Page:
Julius Randle’s Knicks slump has come at the worst time

Julius Randle has developed into everything the Knicks could have envisioned this season and more, a legitimate All-Star forward and an unquestioned team leader helping to vault them into position to possibly reach the NBA playoffs for the first time since 2013.

But the Knicks’ current 1-5 slide also has coincided with Randle’s first extended shooting slump of the season since he returned from a one-game absence March 27 in Milwaukee with a contused right thigh.

Randle insisted again after Wednesday’s two-point loss in Boston that his leg is “fine” and the injury has had “no impact on me at all.” While RJ Barrett went 6-for-6 from 3-point range and scored 29 points against the Celtics, Randle was 2-for-6 from long distance and 9-for-23 overall.

Randle is shooting 40.4 percent from the floor over his last seven games and just 31.1 percent (14-for-45) from beyond the arc after connecting on a career-best 42.8 percent on 3-point attempts in his first 44 appearances. He did have a strong shooting night in Saturday’s win in Detroit with five 3-pointers and 29 points in 30 minutes.

The Knicks (25-27) need Randle to regain the consistency in his outside stroke to help stem their current skid, with upcoming home games against Memphis (Friday) and Toronto (Sunday) this weekend. The Lakers – minus LeBron James and Anthony Davis – also are coming to town on Monday.

Sunday’s contest against the Raptors – representing a two-game sw ing in the standings — is particularly significant. Toronto entered Thursday’s game against Chicago as the 11th seed in the East, 4 ½ games behind the No. 8 Knicks.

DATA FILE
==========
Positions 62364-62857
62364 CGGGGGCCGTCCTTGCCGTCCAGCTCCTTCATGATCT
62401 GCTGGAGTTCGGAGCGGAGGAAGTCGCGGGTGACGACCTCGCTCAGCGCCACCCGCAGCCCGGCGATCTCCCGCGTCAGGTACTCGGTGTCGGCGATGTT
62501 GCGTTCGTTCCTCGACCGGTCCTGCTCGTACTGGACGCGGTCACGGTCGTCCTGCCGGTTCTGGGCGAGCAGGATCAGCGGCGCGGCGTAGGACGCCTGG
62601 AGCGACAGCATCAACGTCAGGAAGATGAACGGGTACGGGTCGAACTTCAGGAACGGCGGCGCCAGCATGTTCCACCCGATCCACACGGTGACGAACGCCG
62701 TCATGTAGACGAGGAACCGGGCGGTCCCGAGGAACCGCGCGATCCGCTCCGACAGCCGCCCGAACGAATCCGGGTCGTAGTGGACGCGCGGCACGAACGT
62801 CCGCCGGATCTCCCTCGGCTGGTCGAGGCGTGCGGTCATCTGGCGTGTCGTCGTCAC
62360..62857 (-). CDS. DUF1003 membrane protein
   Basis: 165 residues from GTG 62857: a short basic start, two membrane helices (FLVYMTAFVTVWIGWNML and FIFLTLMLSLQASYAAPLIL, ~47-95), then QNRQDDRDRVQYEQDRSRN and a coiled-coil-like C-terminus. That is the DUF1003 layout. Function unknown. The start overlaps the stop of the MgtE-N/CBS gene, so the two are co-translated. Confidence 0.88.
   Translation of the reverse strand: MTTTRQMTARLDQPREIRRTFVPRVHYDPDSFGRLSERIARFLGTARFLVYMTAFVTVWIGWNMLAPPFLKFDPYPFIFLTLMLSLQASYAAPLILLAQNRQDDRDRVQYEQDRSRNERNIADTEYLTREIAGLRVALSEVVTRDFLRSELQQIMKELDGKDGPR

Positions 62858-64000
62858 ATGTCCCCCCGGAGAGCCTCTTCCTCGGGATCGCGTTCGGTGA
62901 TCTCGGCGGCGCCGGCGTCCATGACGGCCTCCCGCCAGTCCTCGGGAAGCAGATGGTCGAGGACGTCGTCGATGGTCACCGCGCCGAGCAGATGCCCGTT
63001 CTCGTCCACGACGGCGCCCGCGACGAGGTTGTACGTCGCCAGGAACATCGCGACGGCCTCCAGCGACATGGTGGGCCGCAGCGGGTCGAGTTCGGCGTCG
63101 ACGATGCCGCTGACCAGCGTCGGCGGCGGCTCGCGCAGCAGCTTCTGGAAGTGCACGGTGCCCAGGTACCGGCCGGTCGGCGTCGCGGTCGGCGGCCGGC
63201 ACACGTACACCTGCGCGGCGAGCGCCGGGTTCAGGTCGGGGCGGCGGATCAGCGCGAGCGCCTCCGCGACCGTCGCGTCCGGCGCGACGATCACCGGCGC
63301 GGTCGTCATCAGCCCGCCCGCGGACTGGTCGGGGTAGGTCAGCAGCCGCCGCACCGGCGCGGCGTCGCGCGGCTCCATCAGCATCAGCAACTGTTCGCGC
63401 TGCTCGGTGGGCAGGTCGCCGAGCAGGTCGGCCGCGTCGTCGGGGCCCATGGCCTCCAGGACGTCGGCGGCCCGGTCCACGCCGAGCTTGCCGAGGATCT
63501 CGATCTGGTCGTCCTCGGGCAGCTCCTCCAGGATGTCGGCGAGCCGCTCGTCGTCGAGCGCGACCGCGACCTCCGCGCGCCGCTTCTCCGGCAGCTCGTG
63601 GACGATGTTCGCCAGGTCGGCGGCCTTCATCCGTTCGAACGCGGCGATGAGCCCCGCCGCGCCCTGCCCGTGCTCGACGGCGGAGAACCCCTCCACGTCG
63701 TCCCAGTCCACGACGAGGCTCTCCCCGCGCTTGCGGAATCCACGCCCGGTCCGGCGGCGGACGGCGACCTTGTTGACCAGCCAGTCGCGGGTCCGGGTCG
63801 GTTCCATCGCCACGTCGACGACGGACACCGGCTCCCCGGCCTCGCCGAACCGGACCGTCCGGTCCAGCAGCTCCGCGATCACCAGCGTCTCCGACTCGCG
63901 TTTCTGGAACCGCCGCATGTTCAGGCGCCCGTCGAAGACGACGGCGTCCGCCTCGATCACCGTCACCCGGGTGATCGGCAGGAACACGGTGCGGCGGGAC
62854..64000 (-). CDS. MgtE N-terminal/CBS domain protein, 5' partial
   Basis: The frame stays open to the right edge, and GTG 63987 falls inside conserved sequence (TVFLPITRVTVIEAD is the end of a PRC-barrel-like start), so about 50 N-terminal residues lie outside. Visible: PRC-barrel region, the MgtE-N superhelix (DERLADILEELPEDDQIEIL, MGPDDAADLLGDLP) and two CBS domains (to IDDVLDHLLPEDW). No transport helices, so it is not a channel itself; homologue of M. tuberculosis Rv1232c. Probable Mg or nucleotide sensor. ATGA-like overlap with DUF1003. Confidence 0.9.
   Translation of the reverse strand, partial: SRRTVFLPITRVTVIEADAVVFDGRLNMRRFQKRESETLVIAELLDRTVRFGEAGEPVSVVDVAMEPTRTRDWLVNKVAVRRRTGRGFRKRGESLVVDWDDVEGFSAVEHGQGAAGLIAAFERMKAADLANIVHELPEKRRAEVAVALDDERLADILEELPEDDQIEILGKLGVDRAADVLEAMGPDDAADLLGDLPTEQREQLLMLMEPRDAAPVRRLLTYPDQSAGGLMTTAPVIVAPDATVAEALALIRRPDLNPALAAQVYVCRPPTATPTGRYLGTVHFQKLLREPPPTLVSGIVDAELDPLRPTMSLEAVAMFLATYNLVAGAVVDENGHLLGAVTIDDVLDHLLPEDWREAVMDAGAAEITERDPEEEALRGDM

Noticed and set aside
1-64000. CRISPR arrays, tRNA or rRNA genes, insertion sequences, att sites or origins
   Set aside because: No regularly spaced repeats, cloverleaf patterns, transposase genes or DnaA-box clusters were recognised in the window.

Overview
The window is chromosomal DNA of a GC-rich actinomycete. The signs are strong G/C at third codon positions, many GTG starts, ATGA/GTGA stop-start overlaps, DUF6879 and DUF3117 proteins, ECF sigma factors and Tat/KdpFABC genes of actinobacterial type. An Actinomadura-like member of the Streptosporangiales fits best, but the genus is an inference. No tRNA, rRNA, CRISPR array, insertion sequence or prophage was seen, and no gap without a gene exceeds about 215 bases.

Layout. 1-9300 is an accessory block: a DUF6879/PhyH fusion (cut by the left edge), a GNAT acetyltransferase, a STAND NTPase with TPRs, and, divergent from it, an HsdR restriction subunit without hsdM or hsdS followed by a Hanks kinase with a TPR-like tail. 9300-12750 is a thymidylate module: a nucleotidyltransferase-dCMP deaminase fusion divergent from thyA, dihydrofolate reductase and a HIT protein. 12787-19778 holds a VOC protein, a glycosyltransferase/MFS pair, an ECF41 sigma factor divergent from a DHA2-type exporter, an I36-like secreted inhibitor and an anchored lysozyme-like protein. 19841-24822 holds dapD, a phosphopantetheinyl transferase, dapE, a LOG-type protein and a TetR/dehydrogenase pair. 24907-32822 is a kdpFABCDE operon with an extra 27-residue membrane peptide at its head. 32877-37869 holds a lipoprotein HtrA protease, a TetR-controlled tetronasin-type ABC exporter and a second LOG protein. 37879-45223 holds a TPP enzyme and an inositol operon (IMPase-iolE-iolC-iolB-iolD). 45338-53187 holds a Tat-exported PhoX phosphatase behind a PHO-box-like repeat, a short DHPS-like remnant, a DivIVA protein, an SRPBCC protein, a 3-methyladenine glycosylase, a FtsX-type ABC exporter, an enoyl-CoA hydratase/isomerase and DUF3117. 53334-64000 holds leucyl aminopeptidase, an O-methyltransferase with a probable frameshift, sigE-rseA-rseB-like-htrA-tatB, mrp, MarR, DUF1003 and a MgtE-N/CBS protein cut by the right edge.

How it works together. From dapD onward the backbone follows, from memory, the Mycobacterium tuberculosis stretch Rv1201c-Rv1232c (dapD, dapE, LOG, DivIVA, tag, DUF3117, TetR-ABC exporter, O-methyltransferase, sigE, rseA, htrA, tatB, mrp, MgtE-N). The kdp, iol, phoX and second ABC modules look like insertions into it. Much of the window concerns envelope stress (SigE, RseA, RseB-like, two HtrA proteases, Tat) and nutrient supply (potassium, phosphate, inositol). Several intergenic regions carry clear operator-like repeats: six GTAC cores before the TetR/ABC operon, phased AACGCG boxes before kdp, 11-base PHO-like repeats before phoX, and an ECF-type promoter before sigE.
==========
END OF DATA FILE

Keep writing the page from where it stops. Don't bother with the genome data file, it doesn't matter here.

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Toronto guard Fred VanVleet missed his third straight game Thursday with a hip injury, and the league announced he’s been suspended for one game once he’s healthy for his role in an on-court altercation in Tuesday’s game against the Lakers.

The top six teams in each conference automatically will reach the postseason, while teams seven through 10 must qualify via play-in game scenarios.

Knicks Julius Randle
Knicks forward Julius Randle against the Celtics on April 7, 2021.
AP

“We’re comfortable, but not that comfortable,” veteran guard Derrick Rose said Wednesday. “A two- or three-game slip could end up getting [us] out of the playoffs.

“We’re cautious about that, what we have to do, the urgency that we have to play with every night and just try to play our game, play with a faster pace and just play together and we’ll find ourselves there. But we’re watching the standings.”

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In the tight Eastern Conference, of course, Tom Thibodeau’s team also entered Thursday’s action just two games out of the fourth playoff position.

One recurring issue the Knicks have to rectify is their repeated inability to close out close games. Including the loss in Boston, they are 2-8 this season in games decided by three points or fewer, also featuring recent heartbreakers against the 76ers (twice), the Nets and even the NBA-worst Timberwolves.

Barrett admitted after Wednesday’s loss to the Celtics that the trend is “frustrating and annoying,” but Randle countered that the Knicks don’t have time for such thinking.

The 26-year-old Randle remains second in the NBA this season with 37.0 minutes per game, a smidge behind Nets guard James Harden (37.1).

“We’re fine. Not too frustrated,” Randle insisted after Wednesday’s game. “We’re not going to get too much out of frustration. We have to find out what the problem is and figure it out.”

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